3 Tips to Engage Your Multi-Generational Workforce

There now follows a short, yet familiar, conversation you might hear on any given Sunday at your local hardware store:

Me: “What do you think of these bamboo floors?  Are they an easy DIY?”

Assistant 1: “Yes, I’ve done them.  Let me show you how.”

Assistant 2: “We have weekly classes.  Do you want to sign up?”

Assistant 3: “Yeah, there’s a book upfront.  Let me go get it for you.”

Eavesdropping Millennial Shopper: “Not too bad.  Just go on YouTube to find some videos.  You know how to go on YouTube?  On the internet!!!?”

Well, we didn’t take the class, read the book or buy the hand-scraped, strand-woven, Italian-made bamboo floors at $65 a square foot.  But ignoring our X-Gen bruised egos for a moment, it’s worth noting that this is the first time in American history that we have had FIVE different generations working side-by-side in the workplace.

Having employees of different ages working side by side is nothing new. But a heightened focus on generational differences in recent years has altered the conversation.  Every organization – no matter the industry or company size – has become truly cross-generational (think Baby Boomers, Gen-X, Gen-Y (millennials) and Gen-Z (iGen).

We celebrate diversity in all its forms and embrace the melting pot of experience, street smarts and the technology-savvy.  But no doubt, this melting pot of generations comes with heady challenges, especially for the CEO/business leader intent on corporate innovation and culture change.  Let’s consider how leaders can unite, engage and facilitate collaboration between a group of people who inherently approach everything in such different ways?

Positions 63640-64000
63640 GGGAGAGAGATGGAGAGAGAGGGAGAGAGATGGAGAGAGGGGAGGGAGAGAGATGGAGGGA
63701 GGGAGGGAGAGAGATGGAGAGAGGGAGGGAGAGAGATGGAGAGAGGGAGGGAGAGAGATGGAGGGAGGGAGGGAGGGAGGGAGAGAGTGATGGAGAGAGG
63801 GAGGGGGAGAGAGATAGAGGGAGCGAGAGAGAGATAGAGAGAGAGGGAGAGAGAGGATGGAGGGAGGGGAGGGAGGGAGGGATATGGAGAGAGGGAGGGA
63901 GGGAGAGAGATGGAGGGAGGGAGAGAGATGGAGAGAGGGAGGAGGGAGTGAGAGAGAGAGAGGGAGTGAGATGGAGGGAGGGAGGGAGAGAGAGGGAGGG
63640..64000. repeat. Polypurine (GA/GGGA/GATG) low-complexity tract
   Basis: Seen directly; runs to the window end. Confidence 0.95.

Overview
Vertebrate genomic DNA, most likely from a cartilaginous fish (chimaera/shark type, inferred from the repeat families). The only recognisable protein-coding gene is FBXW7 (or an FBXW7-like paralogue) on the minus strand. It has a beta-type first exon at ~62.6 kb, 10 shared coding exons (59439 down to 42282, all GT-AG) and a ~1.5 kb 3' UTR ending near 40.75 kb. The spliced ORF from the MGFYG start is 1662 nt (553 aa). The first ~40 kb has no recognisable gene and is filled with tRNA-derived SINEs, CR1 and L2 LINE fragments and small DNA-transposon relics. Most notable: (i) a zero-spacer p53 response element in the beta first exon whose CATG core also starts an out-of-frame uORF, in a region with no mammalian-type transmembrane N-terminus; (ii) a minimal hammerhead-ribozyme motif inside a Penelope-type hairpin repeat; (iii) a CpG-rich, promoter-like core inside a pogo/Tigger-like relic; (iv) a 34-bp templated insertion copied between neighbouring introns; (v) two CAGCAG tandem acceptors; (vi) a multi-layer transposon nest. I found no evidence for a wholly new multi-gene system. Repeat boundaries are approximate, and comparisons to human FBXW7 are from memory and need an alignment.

Find the Common Ground

Despite the disparities in age, experience and outlook, when it comes to engagement, you may be surprised to learn that all five generations tend to value the same things.  A recent study by Hay Group’s Global Insight conducted a research study of a cross-section of multigenerational employees to identify what motivates and engages people.  The results defied conventional wisdom.

Little differences were seen regarding employee engagement and job satisfaction.  In fact, no matter the age, employees wanted access to resources and authority to make decisions that impact their work.

Make It Digital

Non-digital natives know their way around a cell phone (91%) and social media (45%).  They text, they Skype and they download music from iTunes.  So, since we trust your company is functioning quite nicely without typewriters, an abacus or liquid paper, realize that an analog approach to engagement and collaboration is both counter-productive and obsolete.  No one wants to sit in a room with flip charts, sticky notes and a rehearsed presentation.  The best way to engage any demographic is via an engagement format.  One that’s clear, visually pleasing and easy to use.

Prepare to Be Surprised

The mistake we make most often than not is that with age comes (conventional) wisdom.  However, anyone with small children and young adults in their family will tell you just how much these young minds have shaped them to be better people.  So be prepared to be surprised, that the younger generations may cause you to take pause and consider some very different paths that may take you to successes and wins you never expected.  Similarly, get ready for your oldest and most experienced employees or colleagues to surprise you with their  ability to manipulate Snapchat filters like a giddy teen, or point you to a remarkably insightful tech blog, like Ben Evans’, and boom (!) you have yet another entirely new perspective on things.